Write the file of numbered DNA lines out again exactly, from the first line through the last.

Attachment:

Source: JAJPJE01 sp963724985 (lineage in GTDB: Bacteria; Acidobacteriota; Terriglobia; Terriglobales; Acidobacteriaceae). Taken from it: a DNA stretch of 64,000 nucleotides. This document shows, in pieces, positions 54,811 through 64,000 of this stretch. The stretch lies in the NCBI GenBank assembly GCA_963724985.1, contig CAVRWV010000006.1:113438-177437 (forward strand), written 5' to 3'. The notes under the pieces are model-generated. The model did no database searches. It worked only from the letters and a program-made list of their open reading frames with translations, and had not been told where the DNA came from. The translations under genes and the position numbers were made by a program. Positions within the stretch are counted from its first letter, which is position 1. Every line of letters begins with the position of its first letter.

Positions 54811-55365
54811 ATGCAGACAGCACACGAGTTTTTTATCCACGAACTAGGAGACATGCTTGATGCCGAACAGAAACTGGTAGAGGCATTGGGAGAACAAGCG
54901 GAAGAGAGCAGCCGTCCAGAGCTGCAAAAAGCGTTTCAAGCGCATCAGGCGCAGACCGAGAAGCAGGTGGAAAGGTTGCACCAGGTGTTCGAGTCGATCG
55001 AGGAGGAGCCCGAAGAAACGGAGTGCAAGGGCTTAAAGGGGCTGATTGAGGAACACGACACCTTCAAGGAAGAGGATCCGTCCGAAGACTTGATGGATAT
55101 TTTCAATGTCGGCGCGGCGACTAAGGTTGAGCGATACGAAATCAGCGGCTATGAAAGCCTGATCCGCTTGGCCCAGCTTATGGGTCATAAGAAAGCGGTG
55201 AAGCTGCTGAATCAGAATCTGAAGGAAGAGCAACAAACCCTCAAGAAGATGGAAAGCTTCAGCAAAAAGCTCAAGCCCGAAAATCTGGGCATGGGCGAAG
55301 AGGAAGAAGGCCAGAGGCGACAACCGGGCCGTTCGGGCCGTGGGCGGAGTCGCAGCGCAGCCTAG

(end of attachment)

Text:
Source: JAJPJE01 sp963724985 (lineage in GTDB: Bacteria; Acidobacteriota; Terriglobia; Terriglobales; Acidobacteriaceae). Taken from it: a DNA stretch of 64,000 nucleotides. This document shows, in pieces, positions 54,811 through 64,000 of this stretch. The stretch lies in the NCBI GenBank assembly GCA_963724985.1, contig CAVRWV010000006.1:113438-177437 (forward strand), written 5' to 3'. The notes under the pieces are model-generated. The model did no database searches. It worked only from the letters and a program-made list of their open reading frames with translations, and had not been told where the DNA came from. The translations under genes and the position numbers were made by a program. Positions within the stretch are counted from its first letter, which is position 1. Every line of letters begins with the position of its first letter.

Positions 54811-55365
54811 ATGCAGACAGCACACGAGTTTTTTATCCACGAACTAGGAGACATGCTTGATGCCGAACAGAAACTGGTAGAGGCATTGGGAGAACAAGCG
54901 GAAGAGAGCAGCCGTCCAGAGCTGCAAAAAGCGTTTCAAGCGCATCAGGCGCAGACCGAGAAGCAGGTGGAAAGGTTGCACCAGGTGTTCGAGTCGATCG
55001 AGGAGGAGCCCGAAGAAACGGAGTGCAAGGGCTTAAAGGGGCTGATTGAGGAACACGACACCTTCAAGGAAGAGGATCCGTCCGAAGACTTGATGGATAT
55101 TTTCAATGTCGGCGCGGCGACTAAGGTTGAGCGATACGAAATCAGCGGCTATGAAAGCCTGATCCGCTTGGCCCAGCTTATGGGTCATAAGAAAGCGGTG
55201 AAGCTGCTGAATCAGAATCTGAAGGAAGAGCAACAAACCCTCAAGAAGATGGAAAGCTTCAGCAAAAAGCTCAAGCCCGAAAATCTGGGCATGGGCGAAG
55301 AGGAAGAAGGCCAGAGGCGACAACCGGGCCGTTCGGGCCGTGGGCGGAGTCGCAGCGCAGCCTAG